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Amazing mapping tool technology for locating Earth’s resources

Innovative mapping technology that can be used to find new resources on Earth:

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Over the course of many years, scientists have worked hard to better understand how the Earth is put together. Dr. Juan Carlos Afonso, a geophysicist from the University of Twente, is one of these distinguished scientists (Faculty of ITC). We will conclude with an amazing mapping tool technology for locating Earth’s resources.

 

"Amazing mapping tool technology for locating Earth's resources"
Amazing mapping tool technology for locating Earth’s resources

He has only just invented a novel technique for analyzing the continental crust of the Earth. This technique not only lays the framework for predicting geothermal energy sources, but it also lays the groundwork for predicting other essential resources for the earth and other planets. His findings were recently published in the peer-reviewed scholarly journal Nature Geoscience.

Understanding the workings of the continental lithosphere for understanding mapping technology:

It is essential to have a fundamental understanding of the workings of the continental lithosphere, which is the outermost part of the Earth, as well as the ability to predict the location of geothermal energy and mineral resources in order to lessen the impact of natural disasters and assist in the transition to green energy technologies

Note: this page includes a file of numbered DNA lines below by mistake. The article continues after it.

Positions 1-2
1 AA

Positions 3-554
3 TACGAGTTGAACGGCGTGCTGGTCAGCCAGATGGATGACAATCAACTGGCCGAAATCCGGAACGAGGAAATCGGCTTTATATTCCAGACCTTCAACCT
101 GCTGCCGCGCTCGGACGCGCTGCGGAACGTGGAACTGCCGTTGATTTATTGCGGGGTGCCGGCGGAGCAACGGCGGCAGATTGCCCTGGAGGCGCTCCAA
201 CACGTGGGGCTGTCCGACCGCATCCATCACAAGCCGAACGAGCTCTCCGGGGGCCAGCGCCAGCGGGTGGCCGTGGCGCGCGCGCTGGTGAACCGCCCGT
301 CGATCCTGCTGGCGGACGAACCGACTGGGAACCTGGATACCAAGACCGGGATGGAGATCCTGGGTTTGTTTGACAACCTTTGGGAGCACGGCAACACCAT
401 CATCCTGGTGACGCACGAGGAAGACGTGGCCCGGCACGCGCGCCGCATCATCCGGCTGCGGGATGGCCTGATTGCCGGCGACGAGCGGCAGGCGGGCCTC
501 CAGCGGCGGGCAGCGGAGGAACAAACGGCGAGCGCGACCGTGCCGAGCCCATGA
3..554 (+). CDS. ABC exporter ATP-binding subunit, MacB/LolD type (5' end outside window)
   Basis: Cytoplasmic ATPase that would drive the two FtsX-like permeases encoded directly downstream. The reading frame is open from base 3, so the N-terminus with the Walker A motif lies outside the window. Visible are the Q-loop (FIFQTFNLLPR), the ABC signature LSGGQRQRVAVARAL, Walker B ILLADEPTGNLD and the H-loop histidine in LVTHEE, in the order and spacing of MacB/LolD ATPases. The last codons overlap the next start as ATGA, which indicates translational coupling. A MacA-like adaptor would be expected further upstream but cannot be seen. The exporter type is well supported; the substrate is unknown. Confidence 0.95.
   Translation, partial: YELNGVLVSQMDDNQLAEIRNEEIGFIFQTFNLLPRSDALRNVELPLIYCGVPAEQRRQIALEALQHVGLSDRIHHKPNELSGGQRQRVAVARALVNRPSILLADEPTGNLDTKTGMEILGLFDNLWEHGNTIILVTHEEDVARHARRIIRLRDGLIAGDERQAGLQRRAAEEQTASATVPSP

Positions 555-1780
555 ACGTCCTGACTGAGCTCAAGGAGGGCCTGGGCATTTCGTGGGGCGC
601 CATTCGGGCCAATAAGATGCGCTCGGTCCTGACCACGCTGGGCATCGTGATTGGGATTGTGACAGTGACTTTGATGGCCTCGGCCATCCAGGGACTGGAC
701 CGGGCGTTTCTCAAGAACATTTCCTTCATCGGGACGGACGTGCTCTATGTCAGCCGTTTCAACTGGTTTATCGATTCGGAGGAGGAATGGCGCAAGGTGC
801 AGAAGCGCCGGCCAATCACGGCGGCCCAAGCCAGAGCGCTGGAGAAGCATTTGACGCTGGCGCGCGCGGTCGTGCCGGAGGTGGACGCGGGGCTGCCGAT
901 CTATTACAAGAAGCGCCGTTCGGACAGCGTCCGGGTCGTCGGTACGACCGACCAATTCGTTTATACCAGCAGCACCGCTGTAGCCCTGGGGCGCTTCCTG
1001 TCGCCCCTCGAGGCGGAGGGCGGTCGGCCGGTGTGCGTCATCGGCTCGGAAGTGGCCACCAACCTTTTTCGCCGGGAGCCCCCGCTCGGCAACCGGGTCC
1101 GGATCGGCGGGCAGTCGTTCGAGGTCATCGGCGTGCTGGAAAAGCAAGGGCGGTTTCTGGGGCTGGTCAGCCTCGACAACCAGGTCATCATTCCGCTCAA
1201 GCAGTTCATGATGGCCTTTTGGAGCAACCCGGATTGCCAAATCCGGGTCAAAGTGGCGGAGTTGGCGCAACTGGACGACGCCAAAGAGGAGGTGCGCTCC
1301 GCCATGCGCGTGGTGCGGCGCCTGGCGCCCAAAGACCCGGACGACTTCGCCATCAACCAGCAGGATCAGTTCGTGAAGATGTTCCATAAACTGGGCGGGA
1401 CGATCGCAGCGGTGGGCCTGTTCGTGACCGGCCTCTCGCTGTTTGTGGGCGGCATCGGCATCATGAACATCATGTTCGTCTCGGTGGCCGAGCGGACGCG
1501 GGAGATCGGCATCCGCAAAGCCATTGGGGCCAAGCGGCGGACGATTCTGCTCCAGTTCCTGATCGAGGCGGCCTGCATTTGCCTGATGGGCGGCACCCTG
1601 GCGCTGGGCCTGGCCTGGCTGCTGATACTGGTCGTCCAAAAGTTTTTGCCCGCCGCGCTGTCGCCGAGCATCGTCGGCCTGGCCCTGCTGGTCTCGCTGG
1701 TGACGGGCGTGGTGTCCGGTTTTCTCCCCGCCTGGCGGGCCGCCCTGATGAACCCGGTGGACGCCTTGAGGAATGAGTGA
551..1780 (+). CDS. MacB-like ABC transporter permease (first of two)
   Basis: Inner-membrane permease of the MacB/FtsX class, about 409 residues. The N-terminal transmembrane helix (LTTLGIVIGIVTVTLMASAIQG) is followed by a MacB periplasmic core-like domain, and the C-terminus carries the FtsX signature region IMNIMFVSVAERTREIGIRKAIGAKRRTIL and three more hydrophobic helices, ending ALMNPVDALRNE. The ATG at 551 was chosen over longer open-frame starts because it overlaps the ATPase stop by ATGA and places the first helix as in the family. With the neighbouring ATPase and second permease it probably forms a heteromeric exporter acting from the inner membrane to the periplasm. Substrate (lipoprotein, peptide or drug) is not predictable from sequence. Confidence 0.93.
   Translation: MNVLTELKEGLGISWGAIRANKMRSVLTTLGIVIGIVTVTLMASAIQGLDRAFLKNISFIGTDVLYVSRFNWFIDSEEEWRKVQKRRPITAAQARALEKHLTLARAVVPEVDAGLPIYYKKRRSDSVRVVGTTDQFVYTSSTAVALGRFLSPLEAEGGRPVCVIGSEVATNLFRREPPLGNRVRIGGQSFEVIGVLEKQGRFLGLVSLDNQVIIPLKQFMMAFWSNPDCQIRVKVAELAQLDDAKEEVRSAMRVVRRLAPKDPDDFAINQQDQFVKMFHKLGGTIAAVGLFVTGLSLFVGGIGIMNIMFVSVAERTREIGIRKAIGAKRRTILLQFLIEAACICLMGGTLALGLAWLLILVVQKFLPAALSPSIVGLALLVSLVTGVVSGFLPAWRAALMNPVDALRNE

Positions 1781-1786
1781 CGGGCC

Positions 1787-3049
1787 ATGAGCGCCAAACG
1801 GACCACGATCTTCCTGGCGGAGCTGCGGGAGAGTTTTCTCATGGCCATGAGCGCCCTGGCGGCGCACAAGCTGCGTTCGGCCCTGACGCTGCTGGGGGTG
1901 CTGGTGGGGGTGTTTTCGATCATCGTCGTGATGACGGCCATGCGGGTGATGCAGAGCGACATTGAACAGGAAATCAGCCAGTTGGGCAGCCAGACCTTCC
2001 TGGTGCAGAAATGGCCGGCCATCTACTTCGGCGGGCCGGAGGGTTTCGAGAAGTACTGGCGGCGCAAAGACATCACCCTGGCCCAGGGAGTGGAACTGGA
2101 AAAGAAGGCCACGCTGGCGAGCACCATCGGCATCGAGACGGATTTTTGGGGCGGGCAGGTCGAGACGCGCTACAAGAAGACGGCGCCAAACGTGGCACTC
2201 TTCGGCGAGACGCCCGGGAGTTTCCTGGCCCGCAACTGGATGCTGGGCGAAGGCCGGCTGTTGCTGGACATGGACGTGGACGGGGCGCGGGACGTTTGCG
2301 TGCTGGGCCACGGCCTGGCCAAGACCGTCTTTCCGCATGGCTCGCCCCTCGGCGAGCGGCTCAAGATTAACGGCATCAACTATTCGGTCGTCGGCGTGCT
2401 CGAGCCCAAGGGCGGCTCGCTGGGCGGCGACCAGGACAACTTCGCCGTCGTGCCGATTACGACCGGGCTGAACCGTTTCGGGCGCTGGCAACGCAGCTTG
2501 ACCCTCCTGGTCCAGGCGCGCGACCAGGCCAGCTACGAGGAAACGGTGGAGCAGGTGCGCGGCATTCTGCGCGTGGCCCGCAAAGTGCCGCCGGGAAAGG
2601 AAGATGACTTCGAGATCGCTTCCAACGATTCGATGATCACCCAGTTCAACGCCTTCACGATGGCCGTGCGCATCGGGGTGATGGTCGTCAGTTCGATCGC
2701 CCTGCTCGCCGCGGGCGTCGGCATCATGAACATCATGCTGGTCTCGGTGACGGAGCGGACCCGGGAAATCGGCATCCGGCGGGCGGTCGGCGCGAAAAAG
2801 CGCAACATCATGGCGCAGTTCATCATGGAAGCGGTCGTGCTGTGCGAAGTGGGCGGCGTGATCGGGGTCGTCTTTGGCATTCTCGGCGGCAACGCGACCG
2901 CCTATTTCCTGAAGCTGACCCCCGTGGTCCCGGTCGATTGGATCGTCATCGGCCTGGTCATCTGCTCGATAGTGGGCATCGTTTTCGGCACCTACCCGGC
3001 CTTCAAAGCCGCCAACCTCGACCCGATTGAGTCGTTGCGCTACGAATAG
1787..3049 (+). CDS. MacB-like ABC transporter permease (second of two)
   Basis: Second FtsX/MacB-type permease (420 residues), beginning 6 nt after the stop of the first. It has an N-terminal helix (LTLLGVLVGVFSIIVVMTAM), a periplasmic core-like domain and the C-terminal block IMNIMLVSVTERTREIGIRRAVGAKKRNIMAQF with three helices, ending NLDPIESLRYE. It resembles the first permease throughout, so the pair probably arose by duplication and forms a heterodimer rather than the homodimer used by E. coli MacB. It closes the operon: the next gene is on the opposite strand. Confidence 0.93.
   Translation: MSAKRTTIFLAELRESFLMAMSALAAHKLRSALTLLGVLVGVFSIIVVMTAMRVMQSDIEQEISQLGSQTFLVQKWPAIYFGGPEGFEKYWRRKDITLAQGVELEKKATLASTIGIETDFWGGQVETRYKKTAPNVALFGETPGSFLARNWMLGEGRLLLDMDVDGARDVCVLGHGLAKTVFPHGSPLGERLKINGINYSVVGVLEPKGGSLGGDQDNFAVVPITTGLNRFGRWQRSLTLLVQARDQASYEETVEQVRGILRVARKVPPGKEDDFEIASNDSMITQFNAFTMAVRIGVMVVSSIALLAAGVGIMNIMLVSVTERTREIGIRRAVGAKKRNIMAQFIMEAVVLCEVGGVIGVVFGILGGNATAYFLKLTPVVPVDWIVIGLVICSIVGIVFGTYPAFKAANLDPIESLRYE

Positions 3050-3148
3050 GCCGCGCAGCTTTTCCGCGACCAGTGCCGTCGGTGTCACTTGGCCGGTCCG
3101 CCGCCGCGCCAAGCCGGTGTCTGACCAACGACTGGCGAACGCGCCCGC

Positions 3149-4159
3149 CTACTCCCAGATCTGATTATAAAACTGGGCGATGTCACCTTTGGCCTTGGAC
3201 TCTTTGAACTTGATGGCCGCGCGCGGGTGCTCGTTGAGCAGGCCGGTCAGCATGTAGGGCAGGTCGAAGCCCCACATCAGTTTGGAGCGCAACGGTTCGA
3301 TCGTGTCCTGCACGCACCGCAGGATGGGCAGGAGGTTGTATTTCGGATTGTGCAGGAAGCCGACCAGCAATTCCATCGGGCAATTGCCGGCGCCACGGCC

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. Using a particular data set for each feature of the earth’s crust that they study, scientists that study the earth typically examine the earth’s crust in stages. But the geoscientists’ understanding of the genesis and evolution of the planet, as well as the location of resources beneath our feet, is dependent on both the chemical structure of the crust and the minute temperature changes between different parts of the crust.

Combining numerous data sets for the purpose of this endeavor, however, continues to be a difficult task.

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Afonso’s initial success:

As part of his investigation, Afonso was successful in formally combining numerous satellite data sets with land-based data sets, which allowed him to view deeper into the Earth than was previously conceivable.

According to Afonso, this is an entirely novel approach to “viewing” what is located below there. In the past, the examination of rock samples that were brought to the surface by volcanoes was the only method of deep resource discovery that could be considered reliable (known as “xenoliths”).

“You can probably imagine how challenging it would be to obtain such samples if your research relied on volcanoes. They are dispersed throughout space and time and still contain a great deal of uncertainty “explains Afonso.

According to Afonso, “Central and Southern Africa is a natural laboratory that helps us answer fundamental questions about the formation of cratons,” and “there are plenty of datasets on those needed xenoliths that helped us prove our method.” In other words, “Central and Southern Africa is a natural laboratory that helps us answer fundamental questions about the formation of cratons.”

The regions of central and southern Africa were the primary focus of the study team. It was helpful to have the Kalahari, Tanzanian, and Congo cratons in the region. These cratons are ancient and stable sections of the Earth’s two highest layers.

Investigation results:

“The results of this investigation showed that our strategy of merging data sets from satellites and the ground is effective. Now that we have this information, we may expand the investigation to areas where xenoliths are not readily available “says Afonso. According to the findings of the study, this methodology contributes to the creation of planetary models for the next generation and helps encourage the development of technologies that are less polluting. This not only paves the way for creative resource exploration frameworks for Earth but also for other terrestrial planets in the universe. “Perhaps we should move on to Mars or the Moon next.”

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